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Relocating a Fig Tree  RSS feed

 
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Hello guys. First time post here. Earlier this week, my Grandmother gave me a sapling from her mature Celeste Fig Tree that she has been taking good care of for about a year now (from what she tells me). So this weekend my Dad and I carefully dug it up and put it in a 5-gallon bucket so I could bring it to my house. She lives in the New Orleans area and I live in Northwest Louisiana. It seems to have been doing really well in her garden area and everyone said now is the time to move it since it should be dormant. The soil that came with it was nice and moist, but it is totally different from the type of soil we have here where i live which is more like red clay type soil (Red River area). Since bringing it home, I have only put 1 cup of water on it because i don't want to over water it while it is in the bucket and I have been putting it on the back porch to get sun during the day and bringing it inside at night since it has been getting pretty cold. My question is what should i do with it from here? I would like to get it in the ground, but I am scared that it will get damaged during the winter at some point. How old does it look to you guys? Is it safe to leave in the bucket until the spring time? I read that Celeste's are good in Zones 8-10 and my area is classified as Zone 8a (Shreveport/Bossier City, LA). Is it normal for the leaves to look the way they do? I am very nervous and I know my grandma will be heart-broken if it doesn't work out, so I want to give it the best chance I can.
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Posts: 249
Location: Australia, New South Wales. Köppen: Cfa (Humid Subtropical), USDA: 10/11
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Although it’s already done, it was dug up too early, should’ve been transplanted when it was completely dormant in Winter.

Since you’re going into winter now and the tree is stressed, I’d plant it in a pot that has a larger diameter than that bucket with good potting mix and drainage – don’t add extra fertiliser – and keep it moist in a warm position only in morning sunlight – not intense. Water with a weak seaweed/fish solution.

It looks like there’s two separate plants there - the main tree and the little one. That little one could be carefully cut away at the root ball and potted separately.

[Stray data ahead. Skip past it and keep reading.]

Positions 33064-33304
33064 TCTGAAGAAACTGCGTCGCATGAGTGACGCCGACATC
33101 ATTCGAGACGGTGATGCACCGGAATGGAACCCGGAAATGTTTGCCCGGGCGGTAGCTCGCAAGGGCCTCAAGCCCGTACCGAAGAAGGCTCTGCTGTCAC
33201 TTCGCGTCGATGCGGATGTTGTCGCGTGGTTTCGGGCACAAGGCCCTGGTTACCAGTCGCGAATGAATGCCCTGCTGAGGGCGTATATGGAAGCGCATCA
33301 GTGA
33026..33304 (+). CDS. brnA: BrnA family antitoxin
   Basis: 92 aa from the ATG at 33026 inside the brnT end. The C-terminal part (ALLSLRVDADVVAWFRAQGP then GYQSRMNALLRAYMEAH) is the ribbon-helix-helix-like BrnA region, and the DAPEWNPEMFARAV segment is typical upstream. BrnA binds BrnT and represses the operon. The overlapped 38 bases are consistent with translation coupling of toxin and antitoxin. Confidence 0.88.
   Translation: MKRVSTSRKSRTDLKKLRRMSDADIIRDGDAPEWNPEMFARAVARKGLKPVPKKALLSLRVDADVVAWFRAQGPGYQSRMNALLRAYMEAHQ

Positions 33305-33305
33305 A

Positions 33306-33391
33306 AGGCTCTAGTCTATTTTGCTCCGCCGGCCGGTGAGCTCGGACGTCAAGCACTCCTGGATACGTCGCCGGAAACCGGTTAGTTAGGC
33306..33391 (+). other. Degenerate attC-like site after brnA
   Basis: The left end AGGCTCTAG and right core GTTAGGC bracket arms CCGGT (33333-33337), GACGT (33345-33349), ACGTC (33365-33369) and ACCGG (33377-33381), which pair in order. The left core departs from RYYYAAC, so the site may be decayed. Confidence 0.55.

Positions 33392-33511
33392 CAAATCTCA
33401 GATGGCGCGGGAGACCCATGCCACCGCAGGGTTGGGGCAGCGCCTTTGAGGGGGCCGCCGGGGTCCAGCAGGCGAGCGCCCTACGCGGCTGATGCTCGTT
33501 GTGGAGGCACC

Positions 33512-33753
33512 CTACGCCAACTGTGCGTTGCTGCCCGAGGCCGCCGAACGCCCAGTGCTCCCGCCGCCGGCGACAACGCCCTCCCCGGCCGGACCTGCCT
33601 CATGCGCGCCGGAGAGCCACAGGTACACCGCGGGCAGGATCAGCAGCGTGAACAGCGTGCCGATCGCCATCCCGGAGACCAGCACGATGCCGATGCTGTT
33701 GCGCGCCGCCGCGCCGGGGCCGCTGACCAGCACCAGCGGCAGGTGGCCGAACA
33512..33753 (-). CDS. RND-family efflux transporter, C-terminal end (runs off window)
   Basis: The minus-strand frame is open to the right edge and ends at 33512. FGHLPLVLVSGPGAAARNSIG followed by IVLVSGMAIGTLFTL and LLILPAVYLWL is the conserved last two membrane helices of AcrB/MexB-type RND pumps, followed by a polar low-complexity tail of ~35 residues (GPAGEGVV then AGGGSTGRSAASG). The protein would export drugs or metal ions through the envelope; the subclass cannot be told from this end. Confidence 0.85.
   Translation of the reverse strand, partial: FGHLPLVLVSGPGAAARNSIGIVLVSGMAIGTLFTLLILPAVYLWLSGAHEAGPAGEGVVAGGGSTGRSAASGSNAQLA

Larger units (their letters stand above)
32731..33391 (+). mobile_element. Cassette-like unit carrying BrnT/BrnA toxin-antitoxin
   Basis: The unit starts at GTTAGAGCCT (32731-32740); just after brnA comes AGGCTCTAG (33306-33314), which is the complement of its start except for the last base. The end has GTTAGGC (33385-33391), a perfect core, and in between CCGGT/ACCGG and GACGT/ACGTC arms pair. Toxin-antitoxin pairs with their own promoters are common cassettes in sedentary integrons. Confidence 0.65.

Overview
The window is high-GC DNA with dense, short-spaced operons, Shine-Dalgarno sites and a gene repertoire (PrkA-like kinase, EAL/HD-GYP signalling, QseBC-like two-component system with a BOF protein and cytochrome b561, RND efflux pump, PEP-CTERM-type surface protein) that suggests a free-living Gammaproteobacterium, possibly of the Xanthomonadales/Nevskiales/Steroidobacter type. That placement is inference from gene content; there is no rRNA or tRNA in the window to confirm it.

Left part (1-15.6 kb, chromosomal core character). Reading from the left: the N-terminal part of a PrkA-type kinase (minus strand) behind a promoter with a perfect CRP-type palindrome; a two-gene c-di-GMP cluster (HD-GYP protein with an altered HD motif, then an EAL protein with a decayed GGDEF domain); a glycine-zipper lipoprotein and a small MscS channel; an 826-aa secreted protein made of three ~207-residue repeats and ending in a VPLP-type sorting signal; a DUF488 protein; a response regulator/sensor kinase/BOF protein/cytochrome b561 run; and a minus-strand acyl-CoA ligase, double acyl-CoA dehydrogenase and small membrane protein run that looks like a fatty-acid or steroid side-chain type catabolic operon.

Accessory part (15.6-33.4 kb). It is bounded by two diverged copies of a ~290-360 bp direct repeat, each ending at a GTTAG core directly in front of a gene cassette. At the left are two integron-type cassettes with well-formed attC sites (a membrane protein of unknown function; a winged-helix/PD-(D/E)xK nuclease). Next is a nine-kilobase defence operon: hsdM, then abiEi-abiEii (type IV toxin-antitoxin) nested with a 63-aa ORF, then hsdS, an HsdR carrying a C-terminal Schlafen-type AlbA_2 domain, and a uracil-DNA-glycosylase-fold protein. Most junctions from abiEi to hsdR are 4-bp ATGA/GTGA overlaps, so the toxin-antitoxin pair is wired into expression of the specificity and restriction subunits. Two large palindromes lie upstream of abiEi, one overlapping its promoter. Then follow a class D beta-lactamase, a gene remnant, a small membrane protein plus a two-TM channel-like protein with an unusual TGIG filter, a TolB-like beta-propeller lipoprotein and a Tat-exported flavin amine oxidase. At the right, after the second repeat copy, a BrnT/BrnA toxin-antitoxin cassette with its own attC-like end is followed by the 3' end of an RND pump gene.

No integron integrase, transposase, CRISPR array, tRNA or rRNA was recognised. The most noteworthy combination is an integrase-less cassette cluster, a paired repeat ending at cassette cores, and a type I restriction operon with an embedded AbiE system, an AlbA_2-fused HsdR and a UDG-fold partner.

I wouldn’t trim the roots or mess with them too much either.

When Spring arrives, small green buds should appear, then leaves and a crop of small figs. Fight temptation and remove those figs AND the next crop that appear so energy goes into the tree not the fruit. It’s ready to plant in the garden.

If all else fails, visit Granny for another sapling or a few cuttings – in winter. (If you take cuttings, place a small dab of honey on the cut end and place in potting mix - it aids root development.)

Photos below: a family heirloom of an unknown type that was grown from a cutting, and, one of the fruits from that same tree back in 2016. (I'm purposely controlling growth so it can be moved to its new home in a few years time.)



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pollinator
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I am in 8a. I lose everything above ground every year on my fig trees. The roots send up new shoots and because of the bigger root structure,  the branches come up bigger and faster each year. They are 3 years old and i had figs on them this year.

Location is important. Mine have no protection. I know of figs trees in my area that are 40ft diameter. They are planted where they take advantage of the protection.  Like close to house on the south side.

This doesn't answer your immediate question,  but something to consider when you plant it. Draping blankets, placing a trash can over it,  or covering with hay might be a good thing on freeze nights when its small.
 
gardener
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Location: Vilonia, Arkansas - Zone 7B/8A stoney, sandy loam soil pH 6.5
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I agree with F Agricola, I'd keep it indoors for this winter and plant it out after the last chance of frost. I would estimate the age of those trees at one year from planting.
 
F Agricola
Posts: 249
Location: Australia, New South Wales. Köppen: Cfa (Humid Subtropical), USDA: 10/11
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One other thing I failed to mention:

in a Mediterranean climate (or subtropical), fig trees are often planted on a buried slab of concrete, rock, etc to make the roots spread outwards rather than down - the tree is stunted and purposely stressed to increase fruit production and limit tree size. However, that may be an issue in a cold climate where a shallow root system may freeze.



 
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